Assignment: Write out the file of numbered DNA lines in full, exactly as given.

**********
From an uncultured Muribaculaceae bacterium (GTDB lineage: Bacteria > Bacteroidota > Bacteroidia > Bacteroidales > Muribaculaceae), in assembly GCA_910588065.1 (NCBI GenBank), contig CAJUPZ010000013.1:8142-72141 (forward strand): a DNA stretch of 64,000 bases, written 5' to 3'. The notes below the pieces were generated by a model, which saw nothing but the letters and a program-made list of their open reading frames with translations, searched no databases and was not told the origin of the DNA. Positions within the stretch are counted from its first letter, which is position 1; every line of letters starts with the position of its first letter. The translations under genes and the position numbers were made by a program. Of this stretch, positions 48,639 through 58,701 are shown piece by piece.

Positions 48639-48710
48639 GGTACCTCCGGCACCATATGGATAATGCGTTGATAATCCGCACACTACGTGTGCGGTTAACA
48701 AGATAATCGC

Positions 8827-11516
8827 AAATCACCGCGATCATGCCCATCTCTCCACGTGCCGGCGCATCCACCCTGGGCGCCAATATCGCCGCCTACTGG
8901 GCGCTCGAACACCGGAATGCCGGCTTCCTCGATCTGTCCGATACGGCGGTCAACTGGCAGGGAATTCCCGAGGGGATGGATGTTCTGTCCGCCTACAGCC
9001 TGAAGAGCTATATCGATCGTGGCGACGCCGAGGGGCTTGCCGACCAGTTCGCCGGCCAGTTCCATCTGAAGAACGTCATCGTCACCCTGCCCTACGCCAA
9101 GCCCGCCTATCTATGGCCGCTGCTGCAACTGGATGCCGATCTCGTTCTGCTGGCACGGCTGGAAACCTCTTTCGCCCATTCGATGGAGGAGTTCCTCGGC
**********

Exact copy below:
From an uncultured Muribaculaceae bacterium (GTDB lineage: Bacteria > Bacteroidota > Bacteroidia > Bacteroidales > Muribaculaceae), in assembly GCA_910588065.1 (NCBI GenBank), contig CAJUPZ010000013.1:8142-72141 (forward strand): a DNA stretch of 64,000 bases, written 5' to 3'. The notes below the pieces were generated by a model, which saw nothing but the letters and a program-made list of their open reading frames with translations, searched no databases and was not told the origin of the DNA. Positions within the stretch are counted from its first letter, which is position 1; every line of letters starts with the position of its first letter. The translations under genes and the position numbers were made by a program. Of this stretch, positions 48,639 through 58,701 are shown piece by piece.

Positions 48639-48710
48639 GGTACCTCCGGCACCATATGGATAATGCGTTGATAATCCGCACACTACGTGTGCGGTTAACA
48701 AGATAATCGC

Positions 8827-11516
8827 AAATCACCGCGATCATGCCCATCTCTCCACGTGCCGGCGCATCCACCCTGGGCGCCAATATCGCCGCCTACTGG
8901 GCGCTCGAACACCGGAATGCCGGCTTCCTCGATCTGTCCGATACGGCGGTCAACTGGCAGGGAATTCCCGAGGGGATGGATGTTCTGTCCGCCTACAGCC
9001 TGAAGAGCTATATCGATCGTGGCGACGCCGAGGGGCTTGCCGACCAGTTCGCCGGCCAGTTCCATCTGAAGAACGTCATCGTCACCCTGCCCTACGCCAA
9101 GCCCGCCTATCTATGGCCGCTGCTGCAACTGGATGCCGATCTCGTTCTGCTGGCACGGCTGGAAACCTCTTTCGCCCATTCGATGGAGGAGTTCCTCGGC